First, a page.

A post shared by  Nama Winston (@namawinston) on

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It was said to me by my friend (admittedly a decade ago) who was trying to help me ‘look better’ after my divorce. Her intention was good – but it didn’t feel good to hear it. I eventually realised that her microaggression was based on an ingrained belief about darkness not being as beautiful as lightness; which traditionally has been one of the main premises of the beauty industry.

Here are some other examples of microaggressions:

1. “Can I touch your hair?”

My friend Kee, with her ‘unusual’ locks, experiences this constantly. She wrote about it for Mamamia, explaining the problem perfectly:

“For years, black women have been judged for their natural tresses, made to feel that their hair was 'wild', begged for a relaxer to fit in, have been expelled for dreadlocks or forced to wear weaves in order to feel professional or polished in a work environment.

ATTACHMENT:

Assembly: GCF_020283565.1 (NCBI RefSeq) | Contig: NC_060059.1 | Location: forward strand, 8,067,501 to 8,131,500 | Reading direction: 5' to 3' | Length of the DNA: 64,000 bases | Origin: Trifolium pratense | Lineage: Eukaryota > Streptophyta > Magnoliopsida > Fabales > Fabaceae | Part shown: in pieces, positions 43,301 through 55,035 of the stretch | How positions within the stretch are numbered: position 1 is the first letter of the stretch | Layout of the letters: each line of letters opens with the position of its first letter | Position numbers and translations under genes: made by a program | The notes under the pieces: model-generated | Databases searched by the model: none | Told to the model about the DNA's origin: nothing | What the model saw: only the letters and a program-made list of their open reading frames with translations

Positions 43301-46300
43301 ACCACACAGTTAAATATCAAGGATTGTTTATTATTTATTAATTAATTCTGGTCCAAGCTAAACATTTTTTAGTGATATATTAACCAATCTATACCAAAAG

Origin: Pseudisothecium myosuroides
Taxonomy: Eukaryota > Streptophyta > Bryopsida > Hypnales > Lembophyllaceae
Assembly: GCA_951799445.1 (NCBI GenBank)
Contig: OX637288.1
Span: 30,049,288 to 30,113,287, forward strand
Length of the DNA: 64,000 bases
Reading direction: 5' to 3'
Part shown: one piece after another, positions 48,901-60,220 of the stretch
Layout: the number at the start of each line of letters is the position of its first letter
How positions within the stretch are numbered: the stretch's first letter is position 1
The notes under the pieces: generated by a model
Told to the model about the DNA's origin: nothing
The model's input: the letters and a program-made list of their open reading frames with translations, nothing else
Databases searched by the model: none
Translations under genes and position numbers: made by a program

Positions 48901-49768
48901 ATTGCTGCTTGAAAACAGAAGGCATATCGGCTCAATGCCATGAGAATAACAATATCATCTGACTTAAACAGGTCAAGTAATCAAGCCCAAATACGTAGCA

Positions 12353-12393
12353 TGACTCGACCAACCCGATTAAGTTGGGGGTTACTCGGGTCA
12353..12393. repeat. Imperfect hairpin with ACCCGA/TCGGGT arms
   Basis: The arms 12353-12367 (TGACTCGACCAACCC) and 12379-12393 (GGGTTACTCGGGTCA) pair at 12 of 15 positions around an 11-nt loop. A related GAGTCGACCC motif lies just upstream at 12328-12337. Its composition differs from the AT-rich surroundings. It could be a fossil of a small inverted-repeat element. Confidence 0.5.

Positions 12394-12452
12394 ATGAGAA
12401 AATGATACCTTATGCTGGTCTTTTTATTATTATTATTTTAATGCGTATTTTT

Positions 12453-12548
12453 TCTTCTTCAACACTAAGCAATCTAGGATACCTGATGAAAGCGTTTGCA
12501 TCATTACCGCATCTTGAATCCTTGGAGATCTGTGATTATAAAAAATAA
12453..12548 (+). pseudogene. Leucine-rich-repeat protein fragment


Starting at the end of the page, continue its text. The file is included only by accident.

“I’m not here to entertain you nor do I care to be touched.

“Please keep your hands to yourself and try getting to know me as a person before asking about my family tree.”

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2. “You speak English so well.”

My Indian-born mother has been told this by people who would never know that she was literally educated in school and medical school in English. White people do not have ownership of the language.

3. “You’re Asian and you can’t do maths?”

Sorry to disappoint your incredibly biased expectations based on Hollywood stereotypes.

4. “I don’t think of you as ‘different’. I don’t see colour.”

The saying of these words indicates that a difference is noted. You wouldn’t say this to a person you didn’t think was different.

5. “I have a lot of black friends.”

Ok, sure, but you don’t have a lot – or any – experience of living their lives. So you cannot claim an understanding by osmosis.

6. “I don’t believe in tokenism based on race.”